‘Climategate’: Is global warming a hoax?

In the wake of e-mails published by an anonymous hacker into the computers of the Climate Research Unit at East Anglia University, questions about the validity of man-made global warming resurface.

As world leaders and scientists gather this week in Copenhagen to seek a solution to the climate-change crisis, said Lorne Gunter in the Toronto National Post, a lot of us regular folk are asking a more immediate question: Is the crisis real? The question can no longer be ignored, after an anonymous hacker published thousands of e-mails among scientists at the influential Climate Research Unit at Britain’s East Anglia University, exposing what could turn out to be “the biggest scientific hoax in a generation or more.” The e-mails showed the scientists fudging data to produce the infamous “hockey stick” graph showing temperatures shooting up dramatically in the past 20 years, and trying to bully their critics into silence, said the New York Post in an editorial. More appalling still, the CRU now admits that most of the original data supposedly showing the planet “on the verge of global-warming destruction got tossed with the trash.” So now the scientists are saying: “Trust us.” So much for the claim that “the science is settled.”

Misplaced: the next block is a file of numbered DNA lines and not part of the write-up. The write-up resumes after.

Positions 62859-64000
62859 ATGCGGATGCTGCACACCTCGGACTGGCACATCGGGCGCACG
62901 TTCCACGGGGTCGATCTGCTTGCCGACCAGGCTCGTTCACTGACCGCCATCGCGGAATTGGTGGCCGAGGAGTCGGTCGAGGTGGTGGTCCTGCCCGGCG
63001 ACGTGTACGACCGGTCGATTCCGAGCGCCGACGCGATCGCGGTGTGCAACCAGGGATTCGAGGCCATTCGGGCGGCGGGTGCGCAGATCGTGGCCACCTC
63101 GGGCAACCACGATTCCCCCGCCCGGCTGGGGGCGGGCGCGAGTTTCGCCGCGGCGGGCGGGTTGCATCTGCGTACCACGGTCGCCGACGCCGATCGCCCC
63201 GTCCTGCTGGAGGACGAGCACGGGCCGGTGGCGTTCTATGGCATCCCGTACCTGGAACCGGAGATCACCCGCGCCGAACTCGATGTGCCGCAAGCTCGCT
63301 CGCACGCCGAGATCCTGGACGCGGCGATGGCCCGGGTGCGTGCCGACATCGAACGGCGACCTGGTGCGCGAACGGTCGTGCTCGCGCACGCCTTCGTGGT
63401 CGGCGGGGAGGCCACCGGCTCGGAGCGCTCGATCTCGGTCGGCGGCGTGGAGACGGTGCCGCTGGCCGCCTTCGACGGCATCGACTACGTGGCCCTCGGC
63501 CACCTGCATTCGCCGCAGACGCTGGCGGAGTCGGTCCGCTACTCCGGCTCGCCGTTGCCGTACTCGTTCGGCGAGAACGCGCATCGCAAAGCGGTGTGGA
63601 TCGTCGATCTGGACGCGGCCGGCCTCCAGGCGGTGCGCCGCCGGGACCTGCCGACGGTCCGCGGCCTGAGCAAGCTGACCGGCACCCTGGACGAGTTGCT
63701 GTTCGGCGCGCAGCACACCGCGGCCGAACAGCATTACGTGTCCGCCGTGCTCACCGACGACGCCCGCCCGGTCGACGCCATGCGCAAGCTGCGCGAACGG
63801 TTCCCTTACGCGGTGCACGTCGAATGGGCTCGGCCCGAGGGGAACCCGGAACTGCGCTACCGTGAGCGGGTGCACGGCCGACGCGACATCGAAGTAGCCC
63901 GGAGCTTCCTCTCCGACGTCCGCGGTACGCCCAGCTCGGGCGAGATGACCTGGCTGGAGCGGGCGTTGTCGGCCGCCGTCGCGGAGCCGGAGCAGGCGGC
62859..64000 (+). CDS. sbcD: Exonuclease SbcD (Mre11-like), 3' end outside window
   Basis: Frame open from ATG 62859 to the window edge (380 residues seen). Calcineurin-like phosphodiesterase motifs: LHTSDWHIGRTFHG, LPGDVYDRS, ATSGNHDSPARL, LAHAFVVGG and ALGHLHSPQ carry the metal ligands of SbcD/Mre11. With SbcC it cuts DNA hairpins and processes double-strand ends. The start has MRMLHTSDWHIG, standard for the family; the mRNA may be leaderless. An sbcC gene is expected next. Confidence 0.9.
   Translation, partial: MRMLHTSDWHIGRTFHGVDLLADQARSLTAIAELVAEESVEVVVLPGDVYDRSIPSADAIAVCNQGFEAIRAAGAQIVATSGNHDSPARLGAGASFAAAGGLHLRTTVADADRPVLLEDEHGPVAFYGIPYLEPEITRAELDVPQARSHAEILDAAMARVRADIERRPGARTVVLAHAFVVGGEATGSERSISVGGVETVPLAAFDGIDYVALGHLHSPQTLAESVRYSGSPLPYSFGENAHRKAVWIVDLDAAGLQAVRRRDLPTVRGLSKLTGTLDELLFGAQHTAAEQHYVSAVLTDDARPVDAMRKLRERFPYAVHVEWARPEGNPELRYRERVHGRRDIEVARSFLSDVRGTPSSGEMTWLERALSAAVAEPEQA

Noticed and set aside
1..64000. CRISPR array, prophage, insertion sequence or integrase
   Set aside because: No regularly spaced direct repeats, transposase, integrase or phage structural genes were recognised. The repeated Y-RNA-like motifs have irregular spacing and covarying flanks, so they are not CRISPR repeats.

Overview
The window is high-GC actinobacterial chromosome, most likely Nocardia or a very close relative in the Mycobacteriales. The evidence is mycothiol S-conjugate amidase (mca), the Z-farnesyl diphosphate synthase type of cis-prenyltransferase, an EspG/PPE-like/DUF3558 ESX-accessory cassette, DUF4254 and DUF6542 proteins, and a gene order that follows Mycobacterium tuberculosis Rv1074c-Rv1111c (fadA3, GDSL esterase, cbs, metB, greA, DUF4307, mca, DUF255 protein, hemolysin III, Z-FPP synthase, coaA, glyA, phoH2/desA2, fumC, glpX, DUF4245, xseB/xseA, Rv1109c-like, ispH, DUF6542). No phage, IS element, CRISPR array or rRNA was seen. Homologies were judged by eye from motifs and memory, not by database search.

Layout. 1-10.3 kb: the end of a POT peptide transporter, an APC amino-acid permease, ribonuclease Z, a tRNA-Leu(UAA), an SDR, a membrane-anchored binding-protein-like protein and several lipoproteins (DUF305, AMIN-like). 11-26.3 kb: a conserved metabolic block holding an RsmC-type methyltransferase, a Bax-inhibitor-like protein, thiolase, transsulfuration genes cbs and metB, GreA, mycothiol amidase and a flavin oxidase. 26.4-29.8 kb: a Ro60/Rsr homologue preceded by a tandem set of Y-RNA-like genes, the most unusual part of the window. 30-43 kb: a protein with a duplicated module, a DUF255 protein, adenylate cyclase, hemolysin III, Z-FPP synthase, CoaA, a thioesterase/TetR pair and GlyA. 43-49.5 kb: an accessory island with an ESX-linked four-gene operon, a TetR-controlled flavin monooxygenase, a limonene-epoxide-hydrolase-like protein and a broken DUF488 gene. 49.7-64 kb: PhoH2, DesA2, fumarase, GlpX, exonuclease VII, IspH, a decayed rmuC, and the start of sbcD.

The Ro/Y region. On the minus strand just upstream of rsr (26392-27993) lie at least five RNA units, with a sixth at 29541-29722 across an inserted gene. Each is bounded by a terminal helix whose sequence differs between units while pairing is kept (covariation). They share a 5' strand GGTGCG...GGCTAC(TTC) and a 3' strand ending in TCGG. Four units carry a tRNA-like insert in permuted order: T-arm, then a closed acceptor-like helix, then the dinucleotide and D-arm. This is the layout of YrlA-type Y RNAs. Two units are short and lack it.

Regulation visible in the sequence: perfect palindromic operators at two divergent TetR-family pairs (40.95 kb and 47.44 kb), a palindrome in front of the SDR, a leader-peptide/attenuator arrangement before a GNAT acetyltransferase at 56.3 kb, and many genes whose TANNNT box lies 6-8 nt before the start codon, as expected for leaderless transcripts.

Don’t be ridiculous, said George Monbiot in the London Guardian. Yes, the “climategate” e-mails are a huge embarrassment for anyone working in the field of climate research. But a few scientists grousing about inconsistent data hardly negates a mountain of “unequivocal” evidence for man-made global warming. Ancient glaciers in the Alps and the Himalayas and Greenland are shrinking, visibly. The sea ice at the North Pole is thinning, dramatically. The eight warmest years since 1850 have all occurred in the past decade. Africa’s great lakes are drying up, and northern forests are dying because bark beetles are no longer killed by prolonged freezing. The real fraud is being perpetrated by a coalition of coal and oil companies, which has paid scientists, phony “experts,” and public-relations professionals to drum up doubts about climate change and “dupe the public.”

Subscribe to The Week

Escape your echo chamber. Get the facts behind the news, plus analysis from multiple perspectives.


Sign up for The Week's Free Newsletters

From our morning news briefing to a weekly Good News Newsletter, get the best of The Week delivered directly to your inbox.

From our morning news briefing to a weekly Good News Newsletter, get the best of The Week delivered directly to your inbox.

Sign up
To continue reading this article...
Continue reading this article and get limited website access each month.
Get unlimited website access, exclusive newsletters plus much more.
Cancel or pause at any time.
Already a subscriber to The Week?
Not sure which email you used for your subscription? Contact us